One thing that the Brexiteers seem to forget/ignore is that, during the campaign for the 'advisory' referendum, I don't recall much of a mention of leaving the free market or customs union, but now these seem to suddenly be policies which were never in doubt, not just never discussed.

Probably the fault of the media to some degree - they should certainly have asked for detail of exactly what the various Leavers were looking for. Would probably have been pointless, however. Looking at the clusterfeck that is the cabinet at the moment, we're hearing half a dozen contradictory positions from ministers every day. Even they don't know what they want - Brexit was always a hopeful dream and not apparently something worth putting any logical thought towards.



I don't recall an advisory referendum but I do recall one that we were told would be implemented whatever the outcome.

Lots of mentions were made of the SM and CU in the debate, so in as much as anything specific was being voted for, it was to leave everything. People who argue we should stay in the CU or SM need to do the convincing, and saying you didn't vote to leave either is only going to convince people their vote is being ignored..

Parliament was in charge of the vote, the question, the debate. There was only one thing asked of the voting public and that was to vote on the question being put to it. Parliament can do whatever it chooses but it is playing with fire if it decides to retrospectively change the question and the debate,


@ MarinerI think you missed my point. I assume you are competing in the UK with people importing from abroad. Their imported product will cost more so your goods will be cheaper in the UK by comparison?

Unless I misunderstand WTO rules, it is not possible for barriers to trade to work in one direction only. Surely If it is harder to export it will also be harder to import, so if exporting is harder then importing is also harder?


99.9% of the items which we sell are produced and manufactured in the UK. How could these be imported from abroad cheaper? The mind boggles!

We compete with other sellers within the UK (who, of course, source all their goods here as well). That's not the issue. The issue is the great amount of additional clerical work which will be required when we exit the customs union. It's the sort of thing that occurs when you leave the world's largest trading bloc on a poorly-considered whim.

I don't even want to imagine how our UK sales will be affected when the economy tanks after what is surely going to be the hardest/least competent of Brexits, given the clowns running the show on this side of the channel. 2008 onwards was bad, I'm expecting something similar again.


@ Mariner

"99.9% of the items which we sell are produced and manufactured in the UK. How could these be imported from abroad cheaper? The mind boggles!"

Lets try this again.

Do your customers have a choice of supplier? Do any of those suppliers import from the EU the same or similar product you make here in the UK? If so, then those suppliers will face higher charges due to the extra paperwork, so the price of competitor products imported from the EU will rise, hence you will be more competitive and possibly can increase your sales here in the UK.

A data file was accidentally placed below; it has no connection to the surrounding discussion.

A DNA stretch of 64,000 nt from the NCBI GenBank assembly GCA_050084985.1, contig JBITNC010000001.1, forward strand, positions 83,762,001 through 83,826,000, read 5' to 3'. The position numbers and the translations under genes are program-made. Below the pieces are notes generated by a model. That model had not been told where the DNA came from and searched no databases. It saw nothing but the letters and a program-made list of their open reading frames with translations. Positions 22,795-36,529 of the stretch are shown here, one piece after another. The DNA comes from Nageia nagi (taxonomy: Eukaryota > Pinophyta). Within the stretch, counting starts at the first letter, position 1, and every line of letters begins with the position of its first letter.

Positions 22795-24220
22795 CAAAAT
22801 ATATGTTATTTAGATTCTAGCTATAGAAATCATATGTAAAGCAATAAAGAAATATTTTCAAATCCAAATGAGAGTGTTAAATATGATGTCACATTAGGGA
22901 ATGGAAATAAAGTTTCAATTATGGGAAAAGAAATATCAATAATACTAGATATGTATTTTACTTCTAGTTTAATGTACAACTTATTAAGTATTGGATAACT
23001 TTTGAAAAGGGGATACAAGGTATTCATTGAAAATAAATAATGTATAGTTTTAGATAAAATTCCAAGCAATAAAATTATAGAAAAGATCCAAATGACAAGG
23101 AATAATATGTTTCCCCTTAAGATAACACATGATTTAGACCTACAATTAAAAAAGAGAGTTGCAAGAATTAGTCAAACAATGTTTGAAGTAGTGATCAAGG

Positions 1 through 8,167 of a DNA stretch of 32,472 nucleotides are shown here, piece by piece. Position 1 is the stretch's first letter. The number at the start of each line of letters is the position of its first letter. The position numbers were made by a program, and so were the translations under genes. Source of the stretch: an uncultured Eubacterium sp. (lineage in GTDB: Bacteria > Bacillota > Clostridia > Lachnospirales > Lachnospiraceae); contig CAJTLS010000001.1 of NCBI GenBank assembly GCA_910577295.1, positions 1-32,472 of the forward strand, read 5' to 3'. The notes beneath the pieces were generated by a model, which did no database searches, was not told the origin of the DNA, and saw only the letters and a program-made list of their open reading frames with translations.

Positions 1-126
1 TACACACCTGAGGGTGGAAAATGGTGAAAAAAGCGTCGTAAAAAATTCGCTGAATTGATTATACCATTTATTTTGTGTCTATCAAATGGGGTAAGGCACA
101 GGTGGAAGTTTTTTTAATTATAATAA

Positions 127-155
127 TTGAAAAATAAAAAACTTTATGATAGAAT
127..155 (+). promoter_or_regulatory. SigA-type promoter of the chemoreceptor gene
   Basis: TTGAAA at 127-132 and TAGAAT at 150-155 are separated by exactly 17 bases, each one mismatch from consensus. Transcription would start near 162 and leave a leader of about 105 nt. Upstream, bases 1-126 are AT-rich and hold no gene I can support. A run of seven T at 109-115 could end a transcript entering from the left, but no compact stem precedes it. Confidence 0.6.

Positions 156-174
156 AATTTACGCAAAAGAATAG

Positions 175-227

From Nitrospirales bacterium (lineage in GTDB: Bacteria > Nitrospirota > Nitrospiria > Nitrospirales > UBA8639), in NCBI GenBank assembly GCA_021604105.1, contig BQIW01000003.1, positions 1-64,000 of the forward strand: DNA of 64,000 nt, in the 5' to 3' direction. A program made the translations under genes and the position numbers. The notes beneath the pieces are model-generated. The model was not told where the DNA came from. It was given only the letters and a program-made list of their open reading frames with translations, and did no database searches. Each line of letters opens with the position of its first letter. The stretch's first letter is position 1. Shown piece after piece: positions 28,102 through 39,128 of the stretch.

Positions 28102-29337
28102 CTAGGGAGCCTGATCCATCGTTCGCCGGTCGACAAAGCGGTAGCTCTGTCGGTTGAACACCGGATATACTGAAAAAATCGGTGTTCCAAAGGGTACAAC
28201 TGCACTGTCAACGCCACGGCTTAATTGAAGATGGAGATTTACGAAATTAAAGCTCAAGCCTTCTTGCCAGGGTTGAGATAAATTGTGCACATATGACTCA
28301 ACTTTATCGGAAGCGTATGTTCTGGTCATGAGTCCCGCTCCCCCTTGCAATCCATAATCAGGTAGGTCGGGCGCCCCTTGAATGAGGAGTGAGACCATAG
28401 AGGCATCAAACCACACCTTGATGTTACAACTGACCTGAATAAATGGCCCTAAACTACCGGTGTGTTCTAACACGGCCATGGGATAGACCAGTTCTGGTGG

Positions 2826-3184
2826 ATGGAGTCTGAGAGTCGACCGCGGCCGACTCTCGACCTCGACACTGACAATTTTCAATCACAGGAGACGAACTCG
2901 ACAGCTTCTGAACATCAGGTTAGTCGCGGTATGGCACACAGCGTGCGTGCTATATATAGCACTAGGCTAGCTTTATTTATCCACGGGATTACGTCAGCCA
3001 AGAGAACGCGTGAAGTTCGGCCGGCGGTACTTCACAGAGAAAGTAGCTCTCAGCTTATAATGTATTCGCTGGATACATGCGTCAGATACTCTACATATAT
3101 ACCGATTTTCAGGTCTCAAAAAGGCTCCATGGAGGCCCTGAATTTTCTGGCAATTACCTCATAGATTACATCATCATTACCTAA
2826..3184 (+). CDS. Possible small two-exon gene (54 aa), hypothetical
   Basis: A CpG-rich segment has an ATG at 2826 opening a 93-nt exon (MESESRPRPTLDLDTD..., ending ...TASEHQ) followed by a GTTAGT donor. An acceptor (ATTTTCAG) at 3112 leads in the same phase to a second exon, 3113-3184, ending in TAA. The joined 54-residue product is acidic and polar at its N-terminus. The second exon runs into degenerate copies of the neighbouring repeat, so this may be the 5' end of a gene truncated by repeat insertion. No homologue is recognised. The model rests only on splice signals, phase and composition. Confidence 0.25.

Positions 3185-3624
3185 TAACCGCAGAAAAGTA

The cost of customs delcarations will, eventually, be low as they can be done electronically. The UK is introducing a new customs IT system but as luck would have it, it will not be ready in time for Article 50 day in the event of no deal. Unlike the Irish system, haha!

More of a problem would be tariffs but these are low except agriculture. There isn't much difference in what we pay in the EU net budget contribution and the amount we avoid in tariffs by being in.

As for the economy tanking, this is the difference between short term damage from a bungled Brexit and the long term picture, which I don't think will be much different either positively or negatively.

Some Brexiters will have thought it was worth short term pain because they imagine long term benefits. Others will have risked long term effects because they thought it would improve things in the here and now i.e. because of the slow economic recovery so they thought lower immigration and red tape would boost the economy. My fellow Remainers have really failed in convincing them by addressing this stuff head on.



Parliament is sovereign and can ignore the result of course. However I agree Remainers are leaving something out when they take this line namely:

1. The Tories made implementing the result of the referendum a manifesto promise in 2015
2. Article 50 has already been triggered, it may not be legally possible to rescind it, in which case Brexit is happening automatically even if you want to rejoin.
3. Implementing the result was a manifesto promise in 2017 too, and for the DUP, which is a majority of seats.

On the SM and CU thing I think you're basically right, not all Leave voters want out of those but Leave-led Tories have won the GE. Remainers have wasted a year trying to overturn the result by saying we "can't" leave over the Irish border (wrong, read the GFA), lack of preparation etc. But Article 50's signed.

Issue's the shape of the deal. Remainers have lost a year trying to affect it, as well as pressuring the govt to get the practical details right -- the customs system etc so there won't be a disaster on the day, and a recession, in the event of no deal.


This is something I've thought for years - a left wing party that succeeded in appealing to small business owners could do really very well. There are potentially a lot of shared goals here, and it might well be good for the economy to give smaller businesses more favourable treatment than big, in taxation and other ways.